Skip to Content

Neuron on a Chip

Tiny changes in the way electrical signals move through neurons are the basis of learning and memory–and of many brain pathologies. But it has been difficult for neuroscientists to observe these changes in much detail. Now, researchers at Harvard University have created a tool with unmatched sensitivity: silicon nanowires that amplify very small electrical signals from as many as 50 places on a single neuron. Existing methods can pick up signals from only one or two places.

Fifty nanoscale devices on a chip measure electrical signals traveling along a single neuron. (Credit: Lieber Group, Harvard)

Chemist Charles Lieber and coworkers assemble nano­wires on a silicon chip, deposit electrical leads that connect to them, and add protein molecules that promote and control neuron growth. Finally, they seed the chip with rat neurons and wait four to ten days for them to grow. The proteins provide a path for the neuron’s growth along the chip, ensuring that it makes contact with the nanowires. The technology could eventually help brain scientists understand the underpinnings of learning, memory, and disease.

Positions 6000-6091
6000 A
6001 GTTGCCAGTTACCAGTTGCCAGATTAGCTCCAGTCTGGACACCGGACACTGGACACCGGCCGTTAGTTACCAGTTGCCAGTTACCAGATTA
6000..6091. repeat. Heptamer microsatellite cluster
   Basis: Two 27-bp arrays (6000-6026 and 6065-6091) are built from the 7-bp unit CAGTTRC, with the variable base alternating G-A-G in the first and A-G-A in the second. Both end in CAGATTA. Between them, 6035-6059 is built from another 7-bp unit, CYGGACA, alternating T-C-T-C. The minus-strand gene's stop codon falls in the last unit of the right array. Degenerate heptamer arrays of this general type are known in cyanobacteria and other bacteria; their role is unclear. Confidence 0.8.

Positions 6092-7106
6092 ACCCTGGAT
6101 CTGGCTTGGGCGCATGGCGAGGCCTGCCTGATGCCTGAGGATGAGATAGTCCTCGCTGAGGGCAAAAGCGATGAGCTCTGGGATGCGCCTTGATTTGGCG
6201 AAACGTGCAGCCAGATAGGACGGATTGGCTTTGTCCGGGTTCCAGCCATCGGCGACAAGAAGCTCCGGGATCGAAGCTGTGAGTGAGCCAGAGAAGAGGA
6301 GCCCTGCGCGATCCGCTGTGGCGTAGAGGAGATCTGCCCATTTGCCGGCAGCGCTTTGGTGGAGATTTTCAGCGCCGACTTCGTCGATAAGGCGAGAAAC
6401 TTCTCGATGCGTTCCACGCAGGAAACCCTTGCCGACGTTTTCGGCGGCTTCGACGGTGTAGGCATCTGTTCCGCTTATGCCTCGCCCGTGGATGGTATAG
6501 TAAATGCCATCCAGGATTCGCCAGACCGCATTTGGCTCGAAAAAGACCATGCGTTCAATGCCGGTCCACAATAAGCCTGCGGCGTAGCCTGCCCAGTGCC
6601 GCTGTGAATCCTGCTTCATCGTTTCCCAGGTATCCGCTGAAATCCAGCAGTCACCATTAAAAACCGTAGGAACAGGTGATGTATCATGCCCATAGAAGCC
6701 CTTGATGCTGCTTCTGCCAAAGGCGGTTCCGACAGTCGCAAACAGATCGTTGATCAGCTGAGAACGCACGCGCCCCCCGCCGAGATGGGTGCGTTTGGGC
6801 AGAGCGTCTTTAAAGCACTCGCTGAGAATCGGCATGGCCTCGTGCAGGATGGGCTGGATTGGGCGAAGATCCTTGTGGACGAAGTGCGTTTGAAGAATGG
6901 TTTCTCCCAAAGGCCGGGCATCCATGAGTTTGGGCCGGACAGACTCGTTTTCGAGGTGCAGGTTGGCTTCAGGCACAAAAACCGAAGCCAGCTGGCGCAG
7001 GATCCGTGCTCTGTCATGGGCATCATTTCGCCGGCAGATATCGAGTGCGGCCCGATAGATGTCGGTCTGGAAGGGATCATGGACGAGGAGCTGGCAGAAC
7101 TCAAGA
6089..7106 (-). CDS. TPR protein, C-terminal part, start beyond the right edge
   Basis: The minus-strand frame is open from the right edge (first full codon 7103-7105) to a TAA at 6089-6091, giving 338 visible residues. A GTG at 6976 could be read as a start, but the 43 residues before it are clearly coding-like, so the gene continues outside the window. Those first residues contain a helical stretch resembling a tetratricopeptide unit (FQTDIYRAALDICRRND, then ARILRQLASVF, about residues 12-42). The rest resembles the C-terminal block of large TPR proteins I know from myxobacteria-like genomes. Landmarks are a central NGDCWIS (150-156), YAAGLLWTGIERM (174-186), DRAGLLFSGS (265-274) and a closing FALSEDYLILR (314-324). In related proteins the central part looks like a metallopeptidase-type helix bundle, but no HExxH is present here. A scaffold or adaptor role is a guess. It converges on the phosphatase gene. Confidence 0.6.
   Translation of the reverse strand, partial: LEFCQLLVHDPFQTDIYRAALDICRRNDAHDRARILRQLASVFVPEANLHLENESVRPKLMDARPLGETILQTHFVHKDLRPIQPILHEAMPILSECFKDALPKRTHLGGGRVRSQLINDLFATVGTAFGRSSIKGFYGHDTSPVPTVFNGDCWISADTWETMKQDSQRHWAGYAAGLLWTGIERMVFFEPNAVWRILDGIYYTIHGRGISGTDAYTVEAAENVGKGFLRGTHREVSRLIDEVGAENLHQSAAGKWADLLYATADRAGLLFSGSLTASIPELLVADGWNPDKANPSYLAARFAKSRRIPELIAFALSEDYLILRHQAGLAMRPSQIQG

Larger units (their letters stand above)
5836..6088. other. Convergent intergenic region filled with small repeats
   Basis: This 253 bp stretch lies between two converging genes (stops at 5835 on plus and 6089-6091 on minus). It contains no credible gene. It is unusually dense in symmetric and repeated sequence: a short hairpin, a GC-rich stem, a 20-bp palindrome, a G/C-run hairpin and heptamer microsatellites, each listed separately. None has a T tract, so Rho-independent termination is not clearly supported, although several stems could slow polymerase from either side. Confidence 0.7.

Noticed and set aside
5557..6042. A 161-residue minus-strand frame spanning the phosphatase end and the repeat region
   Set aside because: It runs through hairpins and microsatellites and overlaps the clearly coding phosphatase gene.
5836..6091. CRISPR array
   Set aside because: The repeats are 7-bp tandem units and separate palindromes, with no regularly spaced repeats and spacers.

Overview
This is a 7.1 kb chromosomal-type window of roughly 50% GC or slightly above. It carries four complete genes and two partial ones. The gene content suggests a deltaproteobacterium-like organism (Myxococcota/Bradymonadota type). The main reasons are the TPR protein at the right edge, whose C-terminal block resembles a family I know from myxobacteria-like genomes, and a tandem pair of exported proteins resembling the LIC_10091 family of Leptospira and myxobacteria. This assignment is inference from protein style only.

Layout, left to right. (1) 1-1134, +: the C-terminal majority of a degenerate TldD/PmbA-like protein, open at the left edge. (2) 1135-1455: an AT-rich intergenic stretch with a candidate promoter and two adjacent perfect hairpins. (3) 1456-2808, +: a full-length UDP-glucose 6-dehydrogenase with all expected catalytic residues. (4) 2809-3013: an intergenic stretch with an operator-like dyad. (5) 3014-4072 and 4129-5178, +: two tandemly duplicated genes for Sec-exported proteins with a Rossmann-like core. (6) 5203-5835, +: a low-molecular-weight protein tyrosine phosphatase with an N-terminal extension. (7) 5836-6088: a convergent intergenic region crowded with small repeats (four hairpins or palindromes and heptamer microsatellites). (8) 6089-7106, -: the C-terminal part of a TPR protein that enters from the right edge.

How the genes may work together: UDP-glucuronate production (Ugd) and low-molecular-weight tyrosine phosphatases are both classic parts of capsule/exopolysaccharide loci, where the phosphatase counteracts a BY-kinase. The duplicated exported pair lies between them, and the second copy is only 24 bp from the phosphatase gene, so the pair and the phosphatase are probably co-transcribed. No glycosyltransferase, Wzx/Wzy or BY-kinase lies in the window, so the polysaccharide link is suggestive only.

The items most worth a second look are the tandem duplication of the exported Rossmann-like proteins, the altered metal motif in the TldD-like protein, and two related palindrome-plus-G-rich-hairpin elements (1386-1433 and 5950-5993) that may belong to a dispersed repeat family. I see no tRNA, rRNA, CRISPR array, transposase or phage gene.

Keep Reading

Most Popular

10 Breakthrough Technologies 2024

Every year, we look for promising technologies poised to have a real impact on the world. Here are the advances that we think matter most right now.

Scientists are finding signals of long covid in blood. They could lead to new treatments.

Faults in a certain part of the immune system might be at the root of some long covid cases, new research suggests.

AI for everything: 10 Breakthrough Technologies 2024

Generative AI tools like ChatGPT reached mass adoption in record time, and reset the course of an entire industry.

What’s next for AI in 2024

Our writers look at the four hot trends to watch out for this year

Stay connected

Illustration by Rose Wong

Get the latest updates from
MIT Technology Review

Discover special offers, top stories, upcoming events, and more.

Thank you for submitting your email!

Explore more newsletters

It looks like something went wrong.

We’re having trouble saving your preferences. Try refreshing this page and updating them one more time. If you continue to get this message, reach out to us at customer-service@technologyreview.com with a list of newsletters you’d like to receive.